Postal Service aid plans would jeopardize federal retirement funds, watchdog says
Tuesday, March 1, 2011; 10:25 PM
Helping the cash-strapped Postal Service by drawing money from federal retirement and health insurance funds could jeopardize those accounts and result in an indirect taxpayer subsidy to the independently funded mail agency, according to a watchdog report.
Despite declining mail volume and the sagging popularity of snail mail, most of the Postal Service's financial woes stem from growing labor costs, including billions of dollars required to fund active and retired postal workers' health-care and retirement benefits - part of the same retirement and health-care funds used by civilian federal employees.
President Obama's recent budget proposal and a series of reports by the Postal Service and postal regulators have concluded that the agency over the years has overpaid into federal retirement and health insurance programs, perhaps by as much as $142 billion.
Obama's 2012 budget proposal recommends allowing the Postal Service to pay $4 billion less this year toward future retiree health benefits than otherwise required. The mail agency would have to pay about $1.5 billion of those costs in 2011 and make up the difference in later years.
The budget proposal would also adjust the size of the annual payments by taking into account a smaller postal workforce and would refund about $6.9 billion in overpayments that the Postal Service made to fund future annuity costs.
But Patrick McFarland, inspector general for the Office of Personnel Management, which oversees the federal retirement and health insurance funds, said Monday that drawing funds from those accounts to help the USPS would amount to subsidizing it with general tax revenue, contrary to its role as a self-funding entity.
"The proposals would cause the government to assume responsibility for USPS retiree benefit expenses without a corresponding increase in government oversight," he said.
Worse, "if this became common practice, the financial soundness and integrity of the trust funds would be severely compromised," McFarland said in a 56-page report on the issue.
Lawmakers are likely to highlight the conclusions during a House oversight subcommittee hearing scheduled for Wednesday on the Postal Service's finances.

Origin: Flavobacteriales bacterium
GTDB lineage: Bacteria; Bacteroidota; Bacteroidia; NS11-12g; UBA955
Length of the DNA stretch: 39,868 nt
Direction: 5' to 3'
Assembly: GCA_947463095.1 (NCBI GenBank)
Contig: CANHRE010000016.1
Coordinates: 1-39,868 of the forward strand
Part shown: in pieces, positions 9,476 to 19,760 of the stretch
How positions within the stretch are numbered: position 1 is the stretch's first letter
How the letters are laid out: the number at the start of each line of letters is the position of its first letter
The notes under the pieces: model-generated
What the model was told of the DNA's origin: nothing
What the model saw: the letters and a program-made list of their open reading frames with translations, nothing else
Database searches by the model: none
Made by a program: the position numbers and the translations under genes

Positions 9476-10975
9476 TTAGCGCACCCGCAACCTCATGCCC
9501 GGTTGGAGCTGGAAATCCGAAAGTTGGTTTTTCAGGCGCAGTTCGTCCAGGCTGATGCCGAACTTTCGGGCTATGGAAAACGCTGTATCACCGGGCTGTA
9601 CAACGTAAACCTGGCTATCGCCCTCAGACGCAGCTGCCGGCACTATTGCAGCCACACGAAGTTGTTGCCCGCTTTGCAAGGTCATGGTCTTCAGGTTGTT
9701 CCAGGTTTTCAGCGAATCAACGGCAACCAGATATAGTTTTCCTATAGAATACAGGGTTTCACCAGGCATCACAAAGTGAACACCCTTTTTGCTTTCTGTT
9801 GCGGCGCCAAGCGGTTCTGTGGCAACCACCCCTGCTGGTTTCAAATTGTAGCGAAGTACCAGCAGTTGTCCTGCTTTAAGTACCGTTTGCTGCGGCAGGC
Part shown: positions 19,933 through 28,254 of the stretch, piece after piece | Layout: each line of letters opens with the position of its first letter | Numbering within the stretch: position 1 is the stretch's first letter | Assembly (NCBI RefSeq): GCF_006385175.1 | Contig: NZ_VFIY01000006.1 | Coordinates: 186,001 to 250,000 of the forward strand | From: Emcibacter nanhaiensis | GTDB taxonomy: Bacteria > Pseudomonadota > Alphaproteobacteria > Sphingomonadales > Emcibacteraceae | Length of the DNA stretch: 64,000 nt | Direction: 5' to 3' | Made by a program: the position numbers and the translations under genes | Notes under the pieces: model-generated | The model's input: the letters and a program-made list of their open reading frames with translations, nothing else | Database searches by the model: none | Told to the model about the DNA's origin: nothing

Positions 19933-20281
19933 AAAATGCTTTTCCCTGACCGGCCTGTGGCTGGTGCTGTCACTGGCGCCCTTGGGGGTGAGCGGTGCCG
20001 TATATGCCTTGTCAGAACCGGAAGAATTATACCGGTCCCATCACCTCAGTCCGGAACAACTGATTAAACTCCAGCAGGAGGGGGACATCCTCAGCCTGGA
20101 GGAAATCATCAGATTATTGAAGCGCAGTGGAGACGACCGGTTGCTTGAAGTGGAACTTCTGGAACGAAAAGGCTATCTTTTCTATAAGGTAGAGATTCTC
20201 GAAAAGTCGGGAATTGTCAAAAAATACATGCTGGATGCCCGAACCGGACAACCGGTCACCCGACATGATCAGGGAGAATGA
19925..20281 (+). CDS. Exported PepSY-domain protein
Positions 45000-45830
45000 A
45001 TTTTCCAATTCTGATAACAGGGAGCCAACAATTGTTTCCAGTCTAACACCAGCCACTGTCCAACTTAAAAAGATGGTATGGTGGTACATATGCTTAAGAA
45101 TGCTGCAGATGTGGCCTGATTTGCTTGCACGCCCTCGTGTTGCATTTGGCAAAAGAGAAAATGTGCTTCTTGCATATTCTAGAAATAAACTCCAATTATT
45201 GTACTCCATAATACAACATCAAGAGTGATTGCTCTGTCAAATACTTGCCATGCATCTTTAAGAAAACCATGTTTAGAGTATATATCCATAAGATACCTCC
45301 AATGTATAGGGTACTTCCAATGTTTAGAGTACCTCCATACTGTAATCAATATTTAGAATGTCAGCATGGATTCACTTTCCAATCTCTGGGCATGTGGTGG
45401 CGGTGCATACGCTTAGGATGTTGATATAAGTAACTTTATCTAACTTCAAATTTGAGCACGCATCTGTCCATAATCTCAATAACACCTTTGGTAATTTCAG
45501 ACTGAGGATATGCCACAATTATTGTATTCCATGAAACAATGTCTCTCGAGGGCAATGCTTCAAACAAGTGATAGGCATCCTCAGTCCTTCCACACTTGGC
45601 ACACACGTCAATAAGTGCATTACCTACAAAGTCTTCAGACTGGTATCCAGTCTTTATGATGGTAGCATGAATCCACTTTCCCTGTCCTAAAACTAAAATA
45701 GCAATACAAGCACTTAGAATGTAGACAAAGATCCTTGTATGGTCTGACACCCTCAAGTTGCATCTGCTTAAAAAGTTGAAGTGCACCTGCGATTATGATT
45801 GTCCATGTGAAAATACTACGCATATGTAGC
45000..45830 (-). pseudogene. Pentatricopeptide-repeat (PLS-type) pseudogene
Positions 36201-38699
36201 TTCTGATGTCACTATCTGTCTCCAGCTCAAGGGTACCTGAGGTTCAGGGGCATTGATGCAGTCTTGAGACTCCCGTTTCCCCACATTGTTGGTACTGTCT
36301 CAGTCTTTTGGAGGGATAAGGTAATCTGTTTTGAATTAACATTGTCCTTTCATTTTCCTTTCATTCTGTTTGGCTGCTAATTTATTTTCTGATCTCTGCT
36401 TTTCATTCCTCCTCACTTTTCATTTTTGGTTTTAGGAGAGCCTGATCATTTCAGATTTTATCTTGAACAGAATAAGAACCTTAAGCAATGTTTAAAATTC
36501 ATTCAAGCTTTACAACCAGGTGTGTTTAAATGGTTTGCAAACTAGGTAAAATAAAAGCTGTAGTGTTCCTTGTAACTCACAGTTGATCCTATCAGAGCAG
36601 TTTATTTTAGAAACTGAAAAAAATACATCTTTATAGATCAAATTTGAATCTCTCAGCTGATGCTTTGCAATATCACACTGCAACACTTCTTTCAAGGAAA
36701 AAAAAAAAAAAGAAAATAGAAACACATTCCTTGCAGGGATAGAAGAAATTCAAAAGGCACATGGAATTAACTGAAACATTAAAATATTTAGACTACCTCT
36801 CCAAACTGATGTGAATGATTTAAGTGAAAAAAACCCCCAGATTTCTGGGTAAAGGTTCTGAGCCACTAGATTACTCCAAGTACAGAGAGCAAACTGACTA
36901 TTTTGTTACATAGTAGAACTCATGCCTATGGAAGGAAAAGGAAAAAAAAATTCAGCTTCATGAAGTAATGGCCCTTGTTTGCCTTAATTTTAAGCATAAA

The Postal Service is set to lose about $7 billion in the fiscal year ending in September, and McFarland's office concluded that the agency isn't likely to return to profitability, which could impact its contributions to the health insurance and retirement funds.
The OPM - and by extension, the Obama administration - should continue to support the 2006 law requiring the Postal Service to prefund its future retiree health benefits, McFarland said, because the law protects the federal health insurance fund against any risk of the Postal Service going broke. Unless Congress passes a law stating otherwise, the OPM also shouldn't allow the Postal Service to adjust the size of its annual payments based on its smaller workforce, he said.
Obama's budget requests support requiring the Postal Service to continue prefunding retiree benefits "because this helps to protect taxpayers from the risks associated with large, unfunded retiree liabilities," said Moira Mack, a spokeswoman for the Office of Management and Budget.
"Both the budget and the new report acknowledge that it will take more than those steps to ensure a viable Postal Service for the long haul," Mack said in an e-mail. "The administration looks forward to working with Congress and key stakeholders on the broader array of questions that concern the future of USPS."
The Postal Service Office of Inspector General disputed the OPM's conclusions, saying the outside actuarial firm used to estimate its overpayments was once used by the OPM to make similar calculations.
"This is not about the financial condition of the Postal Service, but that the Postal Service was overcharged and subsequently overpaid into benefit funds," the OIG said in a statement. "In the Unites States there is the rule of law and the accounts must be settled. This issue is fundamentally about righting an inequity."
Staff writer Eric Yoder contributed to this report.